Jonah Goldberg
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The only reasonable response is, "Who gives a rat's patoot?" If I deny the reality of the Holocaust, or insist that "2 plus 2 equals a duck," or that I can make 10-minute brownies in six minutes, responding that you may disagree with what I say but will defend my right to say it is a shabby way to sound courageous while actually taking a spineless dive. How brave of you to defend me from a threat that doesn't exist while lamely avoiding actually challenging my statements.

Similarly, there's been a lot of high-minded gasbaggery over this elusive idea of "academic freedom." A more selectively invoked standard is hard to come by. Somehow, when former Harvard President Larry Summers, one of America's most esteemed economists, told a group of academics that the distribution of high-level cognitive abilities may not be evenly spread out among men and women, activist feminist professors got the vapors and claimed, from the comfort of their fainting couches, that their hysteria could only be cured by Summers' head on a platter. But Ward Churchill, a penny-ante buffoon who seems to have downloaded his Ph.D. from cheapdegrees.com, compares the victims of 9/11 to Holocaust planner Adolf Eichmann, and suddenly academic freedom demands Churchill keep his tenured job forever, at taxpayers' expense.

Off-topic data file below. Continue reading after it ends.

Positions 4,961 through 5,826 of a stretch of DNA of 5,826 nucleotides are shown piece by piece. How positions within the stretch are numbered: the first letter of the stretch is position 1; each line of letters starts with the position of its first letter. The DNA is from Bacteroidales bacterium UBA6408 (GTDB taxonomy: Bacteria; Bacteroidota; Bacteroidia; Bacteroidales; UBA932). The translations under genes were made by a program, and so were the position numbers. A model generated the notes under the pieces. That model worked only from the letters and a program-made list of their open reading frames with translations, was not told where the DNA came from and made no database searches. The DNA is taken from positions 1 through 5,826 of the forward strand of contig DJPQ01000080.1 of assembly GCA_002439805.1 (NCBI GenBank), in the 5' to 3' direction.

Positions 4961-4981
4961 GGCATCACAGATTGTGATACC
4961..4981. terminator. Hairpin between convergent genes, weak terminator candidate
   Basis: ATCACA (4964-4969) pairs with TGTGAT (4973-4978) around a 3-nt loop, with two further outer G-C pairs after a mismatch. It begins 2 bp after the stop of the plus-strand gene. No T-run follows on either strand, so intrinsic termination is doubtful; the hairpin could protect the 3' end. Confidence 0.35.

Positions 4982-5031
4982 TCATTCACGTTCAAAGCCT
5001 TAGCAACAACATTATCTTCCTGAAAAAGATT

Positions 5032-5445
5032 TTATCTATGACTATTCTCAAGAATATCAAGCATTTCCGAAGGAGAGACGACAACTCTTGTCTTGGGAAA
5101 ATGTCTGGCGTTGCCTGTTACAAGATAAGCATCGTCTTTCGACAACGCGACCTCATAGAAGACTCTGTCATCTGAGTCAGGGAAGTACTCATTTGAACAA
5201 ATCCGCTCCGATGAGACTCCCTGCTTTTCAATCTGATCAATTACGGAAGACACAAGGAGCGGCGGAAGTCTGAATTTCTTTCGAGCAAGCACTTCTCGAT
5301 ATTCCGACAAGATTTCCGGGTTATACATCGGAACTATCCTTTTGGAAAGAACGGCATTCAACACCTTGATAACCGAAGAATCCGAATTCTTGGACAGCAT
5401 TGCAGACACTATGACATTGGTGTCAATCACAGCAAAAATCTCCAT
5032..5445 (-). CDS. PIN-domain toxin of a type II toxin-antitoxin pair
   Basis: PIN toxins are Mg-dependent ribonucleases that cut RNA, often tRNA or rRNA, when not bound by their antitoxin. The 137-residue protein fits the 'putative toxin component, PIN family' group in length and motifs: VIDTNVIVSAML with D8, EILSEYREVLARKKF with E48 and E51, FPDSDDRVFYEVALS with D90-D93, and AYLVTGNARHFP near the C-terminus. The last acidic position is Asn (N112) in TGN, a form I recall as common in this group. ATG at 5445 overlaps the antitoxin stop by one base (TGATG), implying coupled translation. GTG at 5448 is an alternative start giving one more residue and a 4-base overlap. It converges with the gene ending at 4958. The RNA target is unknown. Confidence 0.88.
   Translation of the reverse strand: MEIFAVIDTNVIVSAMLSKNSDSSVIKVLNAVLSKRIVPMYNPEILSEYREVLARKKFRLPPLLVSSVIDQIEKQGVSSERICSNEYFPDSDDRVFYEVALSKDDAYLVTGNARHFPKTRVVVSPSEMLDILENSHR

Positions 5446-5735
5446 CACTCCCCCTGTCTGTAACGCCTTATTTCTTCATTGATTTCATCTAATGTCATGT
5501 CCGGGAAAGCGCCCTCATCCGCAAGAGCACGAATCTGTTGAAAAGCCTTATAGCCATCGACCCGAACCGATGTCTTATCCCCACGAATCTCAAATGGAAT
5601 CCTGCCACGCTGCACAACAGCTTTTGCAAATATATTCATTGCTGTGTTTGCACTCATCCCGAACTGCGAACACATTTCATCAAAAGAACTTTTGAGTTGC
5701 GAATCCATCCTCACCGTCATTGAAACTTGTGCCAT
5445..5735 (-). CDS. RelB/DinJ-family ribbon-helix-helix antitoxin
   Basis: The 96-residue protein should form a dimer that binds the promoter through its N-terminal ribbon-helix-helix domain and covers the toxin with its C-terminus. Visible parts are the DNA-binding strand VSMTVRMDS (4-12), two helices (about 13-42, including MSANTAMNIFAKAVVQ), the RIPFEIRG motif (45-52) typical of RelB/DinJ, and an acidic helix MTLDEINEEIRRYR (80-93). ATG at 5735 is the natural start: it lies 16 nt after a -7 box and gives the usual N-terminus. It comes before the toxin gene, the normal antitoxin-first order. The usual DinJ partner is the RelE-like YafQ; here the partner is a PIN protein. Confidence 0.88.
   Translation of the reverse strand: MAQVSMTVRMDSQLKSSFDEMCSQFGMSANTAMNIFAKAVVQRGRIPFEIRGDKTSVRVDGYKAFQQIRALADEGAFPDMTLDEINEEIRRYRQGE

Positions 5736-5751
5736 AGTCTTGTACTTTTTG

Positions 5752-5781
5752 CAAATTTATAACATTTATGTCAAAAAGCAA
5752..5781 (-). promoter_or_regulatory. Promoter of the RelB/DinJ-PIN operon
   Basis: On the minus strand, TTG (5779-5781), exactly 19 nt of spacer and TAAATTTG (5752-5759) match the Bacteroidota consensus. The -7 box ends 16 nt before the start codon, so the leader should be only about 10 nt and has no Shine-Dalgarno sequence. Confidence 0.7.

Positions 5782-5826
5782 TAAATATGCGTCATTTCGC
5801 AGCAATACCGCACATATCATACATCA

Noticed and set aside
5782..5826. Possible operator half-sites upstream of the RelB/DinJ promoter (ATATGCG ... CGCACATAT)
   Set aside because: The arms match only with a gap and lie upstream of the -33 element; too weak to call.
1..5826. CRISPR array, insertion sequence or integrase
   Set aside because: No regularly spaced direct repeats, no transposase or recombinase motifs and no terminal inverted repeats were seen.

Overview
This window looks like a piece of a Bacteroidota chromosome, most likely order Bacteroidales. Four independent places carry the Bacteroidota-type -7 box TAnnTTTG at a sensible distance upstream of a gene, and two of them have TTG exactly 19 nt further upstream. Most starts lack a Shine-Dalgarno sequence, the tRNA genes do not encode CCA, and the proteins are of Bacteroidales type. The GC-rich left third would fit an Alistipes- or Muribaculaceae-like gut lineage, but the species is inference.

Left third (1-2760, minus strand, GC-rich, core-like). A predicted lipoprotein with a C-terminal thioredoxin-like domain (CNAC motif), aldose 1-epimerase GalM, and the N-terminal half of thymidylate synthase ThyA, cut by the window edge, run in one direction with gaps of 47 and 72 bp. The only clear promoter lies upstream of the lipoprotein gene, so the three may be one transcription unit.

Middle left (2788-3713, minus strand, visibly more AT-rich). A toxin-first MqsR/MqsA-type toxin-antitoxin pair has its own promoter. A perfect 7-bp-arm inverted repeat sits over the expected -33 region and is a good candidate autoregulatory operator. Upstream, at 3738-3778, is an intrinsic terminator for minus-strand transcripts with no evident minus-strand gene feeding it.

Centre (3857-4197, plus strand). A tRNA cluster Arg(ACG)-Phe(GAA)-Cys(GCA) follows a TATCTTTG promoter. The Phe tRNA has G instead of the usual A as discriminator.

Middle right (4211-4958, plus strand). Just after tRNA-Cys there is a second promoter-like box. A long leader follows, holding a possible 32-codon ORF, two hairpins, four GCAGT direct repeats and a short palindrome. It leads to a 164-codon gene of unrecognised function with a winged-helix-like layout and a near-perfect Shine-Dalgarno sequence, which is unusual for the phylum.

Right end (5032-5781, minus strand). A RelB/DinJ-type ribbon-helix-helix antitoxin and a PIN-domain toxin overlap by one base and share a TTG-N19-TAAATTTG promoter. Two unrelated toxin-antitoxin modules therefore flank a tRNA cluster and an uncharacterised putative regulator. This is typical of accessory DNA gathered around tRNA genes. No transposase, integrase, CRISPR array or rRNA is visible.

More to the point, academic freedom wasn't at issue in the Columbia case. Unlike Summers and like Churchill, Ahmadinejad wasn't trying to explore the truth. Holocaust deniers aren't truth-tellers, they are deliberate liars and hucksters. Ahmadinejad didn't want "dialogue," he wanted propaganda points. He was there as the mouthpiece for a dangerous, oppressive regime. But many opponents of the Bush administration think the Iranian regime has been inappropriately demonized, and the Columbia crowd thought they could help defuse tensions. The irony is that Columbia's decision backfired, and the university actually magnified that alleged demonization.

But let's not forget that Columbia didn't have the courage to say honestly that it wanted to dabble in foreign policy and controversy, not free inquiry. Saying it was all about free speech doesn't make it so.

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Jonah Goldberg

Jonah Goldberg is editor-at-large of National Review Online,and the author of the forthcoming book The Tyranny of Clichés. You can reach him via Twitter @JonahNRO.
 
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